Thread Number: 71472  /  Tag: Modern Automatic Washers
Whirlpool commercial washer
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Post# 945767   6/28/2017 at 19:27 by chetlaham (United States)        

For those that know, when Whirlpool commercial washers are filling, do they agitate, pulse spin or just fill when filling with water? Reason I ask are that the new domestic Whirlpool washers make agitation strokes when filling. Also for those who know, does anyone have any idea of the cycle time? Or the fill rate?

Post# 945781 , Reply# 1   6/28/2017 at 20:43 by cuffs054 (GA)        

So, if I'm reading the info correctly I can take my laundry to a LMAT and get a deep water wash and deep water rinse. BUT my friggin overpriced MT can't do the same? If I've got to save the planet then LMATs should to. I'm just saying.


I've finally started using nothing but the "bulky" setting on the Tags. It seems to give the most water. That and using both rinse options is getting the soap out.

Post# 945799 , Reply# 2   6/29/2017 at 00:16 by chetlaham (United States)        
Deep vs spray rinse

I am not sure if this model actually does a deep rinse (chances are it will if it has a fabric softener dispenser as indicated by the hopefully correct manual), however I know for a fact earlier models had the ability to remove or add jumpers in the control console which gave varying temps and fills. No mention of jumpers on this washer.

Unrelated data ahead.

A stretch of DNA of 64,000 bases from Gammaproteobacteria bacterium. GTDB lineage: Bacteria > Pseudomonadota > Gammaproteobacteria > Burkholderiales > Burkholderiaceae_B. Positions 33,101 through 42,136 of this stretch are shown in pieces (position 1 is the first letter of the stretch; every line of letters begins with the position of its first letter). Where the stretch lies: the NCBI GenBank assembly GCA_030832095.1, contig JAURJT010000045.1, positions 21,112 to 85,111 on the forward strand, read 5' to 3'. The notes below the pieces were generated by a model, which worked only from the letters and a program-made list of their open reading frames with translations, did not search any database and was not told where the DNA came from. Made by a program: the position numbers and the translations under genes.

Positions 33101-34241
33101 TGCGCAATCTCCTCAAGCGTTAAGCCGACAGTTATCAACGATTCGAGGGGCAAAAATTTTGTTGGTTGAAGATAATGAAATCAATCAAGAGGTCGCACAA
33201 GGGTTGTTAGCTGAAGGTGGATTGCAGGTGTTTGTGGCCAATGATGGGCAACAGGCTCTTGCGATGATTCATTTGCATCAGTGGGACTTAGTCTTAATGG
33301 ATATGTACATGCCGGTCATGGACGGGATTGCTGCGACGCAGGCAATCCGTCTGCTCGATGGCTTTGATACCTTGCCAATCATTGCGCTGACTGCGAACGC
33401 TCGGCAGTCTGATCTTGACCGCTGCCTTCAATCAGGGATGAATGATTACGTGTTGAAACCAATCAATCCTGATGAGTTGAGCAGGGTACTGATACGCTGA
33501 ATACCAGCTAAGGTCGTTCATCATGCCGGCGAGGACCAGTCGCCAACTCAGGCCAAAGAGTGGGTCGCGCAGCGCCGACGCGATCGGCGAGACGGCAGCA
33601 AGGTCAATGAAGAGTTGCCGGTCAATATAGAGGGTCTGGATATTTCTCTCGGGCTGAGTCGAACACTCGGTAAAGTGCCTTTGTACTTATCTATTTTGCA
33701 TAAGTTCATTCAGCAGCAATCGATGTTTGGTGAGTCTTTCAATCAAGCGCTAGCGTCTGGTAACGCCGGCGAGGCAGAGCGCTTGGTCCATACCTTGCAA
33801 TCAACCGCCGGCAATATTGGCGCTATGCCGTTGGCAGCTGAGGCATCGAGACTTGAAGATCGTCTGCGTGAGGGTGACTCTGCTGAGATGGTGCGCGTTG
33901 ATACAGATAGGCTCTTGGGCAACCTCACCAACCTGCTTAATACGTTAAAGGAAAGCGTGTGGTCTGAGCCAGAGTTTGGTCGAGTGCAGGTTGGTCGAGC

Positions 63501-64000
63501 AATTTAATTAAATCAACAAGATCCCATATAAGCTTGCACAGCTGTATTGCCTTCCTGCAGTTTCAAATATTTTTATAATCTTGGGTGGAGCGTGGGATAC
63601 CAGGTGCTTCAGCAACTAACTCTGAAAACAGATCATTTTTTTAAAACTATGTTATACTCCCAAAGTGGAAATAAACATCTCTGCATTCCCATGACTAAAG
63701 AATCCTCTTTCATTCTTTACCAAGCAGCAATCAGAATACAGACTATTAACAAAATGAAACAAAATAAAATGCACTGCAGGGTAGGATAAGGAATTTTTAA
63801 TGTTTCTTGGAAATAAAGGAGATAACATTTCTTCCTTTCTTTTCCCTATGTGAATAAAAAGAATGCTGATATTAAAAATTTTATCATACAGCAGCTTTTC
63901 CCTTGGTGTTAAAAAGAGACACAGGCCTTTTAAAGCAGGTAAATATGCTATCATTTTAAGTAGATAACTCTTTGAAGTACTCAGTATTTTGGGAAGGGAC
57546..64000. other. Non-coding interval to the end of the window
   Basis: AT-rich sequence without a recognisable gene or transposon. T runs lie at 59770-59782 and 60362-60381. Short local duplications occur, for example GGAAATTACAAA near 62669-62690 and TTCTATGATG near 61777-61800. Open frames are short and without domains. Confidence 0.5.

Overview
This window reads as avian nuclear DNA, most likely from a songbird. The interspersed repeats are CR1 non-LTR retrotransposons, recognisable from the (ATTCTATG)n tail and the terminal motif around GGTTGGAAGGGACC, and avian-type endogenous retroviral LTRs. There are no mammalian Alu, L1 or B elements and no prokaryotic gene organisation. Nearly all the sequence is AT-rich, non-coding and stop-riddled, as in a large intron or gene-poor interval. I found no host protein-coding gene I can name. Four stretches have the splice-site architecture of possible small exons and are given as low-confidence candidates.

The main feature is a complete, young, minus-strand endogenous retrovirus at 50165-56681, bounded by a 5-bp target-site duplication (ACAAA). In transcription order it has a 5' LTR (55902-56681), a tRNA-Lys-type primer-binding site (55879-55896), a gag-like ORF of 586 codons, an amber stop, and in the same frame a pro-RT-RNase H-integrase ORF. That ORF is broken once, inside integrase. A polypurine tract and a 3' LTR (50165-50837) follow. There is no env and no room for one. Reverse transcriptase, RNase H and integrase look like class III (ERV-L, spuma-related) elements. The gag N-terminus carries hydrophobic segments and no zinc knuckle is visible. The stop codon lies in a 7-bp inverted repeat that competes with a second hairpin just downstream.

Post# 945805 , Reply# 3   6/29/2017 at 00:48 by henene4 (Germany)        

All cycles but the Normal Eco one use deep rinses...

However, at this price, you might be better of with just spending the few bucks more on a SQ. While they have proofen to not be immune to issues, they will most likely still survive longer then anything thet WP corp (even WP Prof equipment) puts out.

Has anyone ever seen any commercial setup that uses those? Already surprised you can buy them through such store chains...
Would be interesting to know what exactly is different to the non-commercial versions... And how different...

Post# 945844 , Reply# 4   6/29/2017 at 08:00 by Yogitunes (New Jersey)        

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you need to go to a current would be shocked at the amount of water one of those Fler machines use, versus what a home machine does.....

but I agree....why aren't they under strict government guidelines?

Post# 945903 , Reply# 5   6/29/2017 at 17:04 by chetlaham (United States)        
Front load water usuage

Thanks for the info! Glad to hear these default to a deep rinse. And hopefully fill to the top. I think these also have a DD agitator, an added plus.

I've noticed that to, laundromat front loads fill with far more water. Not sure why that is, but I remember an member saying the first front loads used as much water as a topload. At least those in Europe did decades ago. One theory I have is that with so much usage the drains can gum up without enough fresh water running over them as about the only water running down the pipes in laundromats is from the washers.